Guest Columns

The importance of a smoking policy

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Betty Norman, BSN, MBA, CPHRM
Betty Norman, BSN, MBA, CPHRM
Resident smoking polices mean much more than cleaner air at long-term care facilities. As recent incidents demonstrate, having effective policies for residents – and making sure they are followed – is an important part of a facility's overall fire safety and prevention program.

In one case, a resident told staff he was going outside to smoke on a windy day. A nurse observed him attempting to pick up a cigarette and tried to convince him to go in the building to smoke instead. He refused. The nurse handed him the cigarette and went indoors. Just five minutes later, aids noticed smoke outside the building and found the resident covered in flames. After suffering second and third degree burns, the man passed away.

In another incident, an assisted living resident deemed appropriate to smoke unsupervised was smoking outside her building and was not wearing a smoking apron. Cigarette ashes lit her clothing and nurses could not reach the patient in time. Her wheelchair was blocking the fire extinguisher.

In response to these and other fatalities and injuries caused by resident smoking fires, the Centers for Medicare & Medicaid (CMS) has been re-evaluating smoking policies—from the screening of patients' supervision limits to the locations of designated smoking areas. In its most recent evaluation conducted in November 2011, CMS highlighted the need to closely review smoking safety policies and practices (found at 42 CFR, Part 483.25 (h), F323, Accidents and Supervision.)

In short, CMS said an organization should assess each resident's capabilities and deficits to determine whether or not supervision is needed when they smoke. Those deemed incapable should have this documented in their care plan and updated when their plan changes. In addition, policies should detail the methods by which residents are deemed safe to smoke without supervision.

Recommended Guidelines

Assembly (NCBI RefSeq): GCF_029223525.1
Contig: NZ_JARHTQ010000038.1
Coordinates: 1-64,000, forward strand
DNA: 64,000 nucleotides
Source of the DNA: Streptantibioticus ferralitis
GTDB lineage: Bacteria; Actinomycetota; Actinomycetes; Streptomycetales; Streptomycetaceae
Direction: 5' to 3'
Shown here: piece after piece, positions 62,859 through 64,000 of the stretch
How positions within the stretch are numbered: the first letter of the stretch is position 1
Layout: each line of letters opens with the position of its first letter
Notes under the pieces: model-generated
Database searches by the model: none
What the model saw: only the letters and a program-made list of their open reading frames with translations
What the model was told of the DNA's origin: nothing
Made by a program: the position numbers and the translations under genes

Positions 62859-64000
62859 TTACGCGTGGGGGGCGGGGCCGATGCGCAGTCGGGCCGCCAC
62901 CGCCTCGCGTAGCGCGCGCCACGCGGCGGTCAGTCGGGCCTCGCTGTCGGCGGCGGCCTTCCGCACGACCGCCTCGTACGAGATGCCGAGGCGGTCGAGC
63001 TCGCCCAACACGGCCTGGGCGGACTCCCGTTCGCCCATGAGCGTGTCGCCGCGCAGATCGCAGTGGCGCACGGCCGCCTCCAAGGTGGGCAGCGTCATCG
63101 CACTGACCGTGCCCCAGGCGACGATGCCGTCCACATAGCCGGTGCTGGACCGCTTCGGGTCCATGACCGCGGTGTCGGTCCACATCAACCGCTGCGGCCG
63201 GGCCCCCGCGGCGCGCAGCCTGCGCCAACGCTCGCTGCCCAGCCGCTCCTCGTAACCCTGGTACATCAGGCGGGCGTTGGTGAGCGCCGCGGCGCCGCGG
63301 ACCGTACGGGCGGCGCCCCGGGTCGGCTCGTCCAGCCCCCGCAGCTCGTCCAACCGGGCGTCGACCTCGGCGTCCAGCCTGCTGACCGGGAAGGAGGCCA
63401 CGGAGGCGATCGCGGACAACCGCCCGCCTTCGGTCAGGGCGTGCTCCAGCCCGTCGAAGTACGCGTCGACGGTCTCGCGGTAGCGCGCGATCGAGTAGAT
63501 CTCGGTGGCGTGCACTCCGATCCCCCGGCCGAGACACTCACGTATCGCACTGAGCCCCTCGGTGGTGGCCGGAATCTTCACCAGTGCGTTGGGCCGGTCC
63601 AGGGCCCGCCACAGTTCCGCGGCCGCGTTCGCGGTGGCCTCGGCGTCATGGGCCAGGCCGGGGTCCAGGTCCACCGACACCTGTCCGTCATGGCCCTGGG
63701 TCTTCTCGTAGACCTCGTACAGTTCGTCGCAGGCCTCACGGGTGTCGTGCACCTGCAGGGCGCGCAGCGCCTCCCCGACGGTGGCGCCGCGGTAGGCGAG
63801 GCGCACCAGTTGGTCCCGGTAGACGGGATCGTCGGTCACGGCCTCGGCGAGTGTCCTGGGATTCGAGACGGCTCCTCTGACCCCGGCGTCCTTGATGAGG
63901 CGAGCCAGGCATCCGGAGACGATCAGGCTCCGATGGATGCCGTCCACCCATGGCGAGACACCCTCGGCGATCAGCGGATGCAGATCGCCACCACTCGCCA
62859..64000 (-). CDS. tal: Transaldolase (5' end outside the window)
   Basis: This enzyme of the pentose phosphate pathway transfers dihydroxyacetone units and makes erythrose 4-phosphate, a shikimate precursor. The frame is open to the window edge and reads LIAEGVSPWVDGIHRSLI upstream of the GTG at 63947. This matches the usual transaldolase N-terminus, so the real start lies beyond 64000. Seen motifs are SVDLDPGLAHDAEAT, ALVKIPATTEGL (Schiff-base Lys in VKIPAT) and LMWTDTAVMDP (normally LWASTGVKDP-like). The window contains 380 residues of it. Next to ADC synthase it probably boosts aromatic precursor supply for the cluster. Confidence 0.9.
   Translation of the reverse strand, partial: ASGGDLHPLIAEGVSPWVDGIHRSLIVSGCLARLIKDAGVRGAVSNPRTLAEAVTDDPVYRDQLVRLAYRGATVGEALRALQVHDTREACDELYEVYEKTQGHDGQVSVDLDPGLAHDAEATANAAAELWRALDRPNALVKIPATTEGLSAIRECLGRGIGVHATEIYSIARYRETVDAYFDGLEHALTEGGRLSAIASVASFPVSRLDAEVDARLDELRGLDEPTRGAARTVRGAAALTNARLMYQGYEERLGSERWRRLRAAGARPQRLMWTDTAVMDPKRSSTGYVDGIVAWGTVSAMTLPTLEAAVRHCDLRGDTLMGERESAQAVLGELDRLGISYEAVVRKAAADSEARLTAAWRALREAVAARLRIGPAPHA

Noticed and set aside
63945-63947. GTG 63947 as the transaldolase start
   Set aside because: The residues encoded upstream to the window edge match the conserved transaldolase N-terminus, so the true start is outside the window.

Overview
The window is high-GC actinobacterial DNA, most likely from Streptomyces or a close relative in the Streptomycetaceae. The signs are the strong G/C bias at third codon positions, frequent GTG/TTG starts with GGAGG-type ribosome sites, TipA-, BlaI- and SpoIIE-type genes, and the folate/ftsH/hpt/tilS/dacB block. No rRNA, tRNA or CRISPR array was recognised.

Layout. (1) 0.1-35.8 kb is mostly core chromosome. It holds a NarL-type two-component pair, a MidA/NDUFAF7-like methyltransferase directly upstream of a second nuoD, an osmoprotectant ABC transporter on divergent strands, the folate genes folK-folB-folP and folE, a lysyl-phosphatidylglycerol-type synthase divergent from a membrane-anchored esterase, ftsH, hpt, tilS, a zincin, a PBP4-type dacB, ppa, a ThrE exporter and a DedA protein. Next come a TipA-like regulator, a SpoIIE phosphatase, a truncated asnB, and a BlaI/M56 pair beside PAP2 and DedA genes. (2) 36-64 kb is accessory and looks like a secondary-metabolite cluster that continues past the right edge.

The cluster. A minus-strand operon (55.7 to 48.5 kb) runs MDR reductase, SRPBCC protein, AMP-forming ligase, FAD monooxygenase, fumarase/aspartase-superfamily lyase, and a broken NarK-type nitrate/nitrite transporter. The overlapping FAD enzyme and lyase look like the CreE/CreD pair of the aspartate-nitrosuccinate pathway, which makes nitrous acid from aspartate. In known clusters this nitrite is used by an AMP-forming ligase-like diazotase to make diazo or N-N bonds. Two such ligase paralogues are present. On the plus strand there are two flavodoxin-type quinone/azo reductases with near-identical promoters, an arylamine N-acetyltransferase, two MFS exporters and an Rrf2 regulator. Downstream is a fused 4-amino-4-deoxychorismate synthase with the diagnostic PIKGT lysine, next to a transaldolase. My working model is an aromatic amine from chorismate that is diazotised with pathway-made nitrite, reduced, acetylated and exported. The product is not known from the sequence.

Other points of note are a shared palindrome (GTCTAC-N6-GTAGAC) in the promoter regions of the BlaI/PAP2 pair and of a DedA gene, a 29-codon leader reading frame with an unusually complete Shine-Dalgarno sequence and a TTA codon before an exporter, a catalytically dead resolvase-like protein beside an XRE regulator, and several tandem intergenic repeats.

Senior living facilities must recognize smoking is a high-risk activity and closely evaluate their existing resident smoking policies and procedures. We recommend the following safety guidelines:

  • When clients/residents are admitted, assess their smoking history and habits.
  • Develop written policies. Well-defined policies can guide behavior and assure a consistent approach.
  • If you allow smoking, consider a policy to protect residents and staff who do not smoke from secondary smoke. The Center for Social Gerontology (www.tcsg.org) has sample policies when establishing a smoke-free environment,
  • Identify designated smoking areas in the residential setting and ensure their safety by including protection from weather conditions, protection of non-smokers from second hand smoke and easy accessibility to fire extinguishers.
  • Identify those individuals who require supervision when smoking, and limit access to cigarettes, matches and lighters for those residents who need supervision.
  • If you allow residents to smoke, make smoking aprons available for their protection.
  • Prohibit oxygen use in areas where smoking is allowed. An oxygen-rich environment facilitates ignition and combustion of any material, especially smoking products such as matches and cigarettes.
  • Provide ashtrays made of noncombustible material in smoking areas.

Most importantly, enforce these guidelines within your facility at all times. According to the National Fire Protection Association (NPFA), persons 75 and older are three times as likely, and persons 85 and older are four times as likely, to die in a fire than younger adults. Closely evaluating your existing policies and procedures for resident smoking can help ensure resident safety.

Betty Norman, BSN, MBA, CPHRM, is Risk Control Director at Glatfelter Healthcare Practice.

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Guest Columns

Guest columns are written by long-term care industry experts, ranging from academics and thought leaders to administrators and CEOs.

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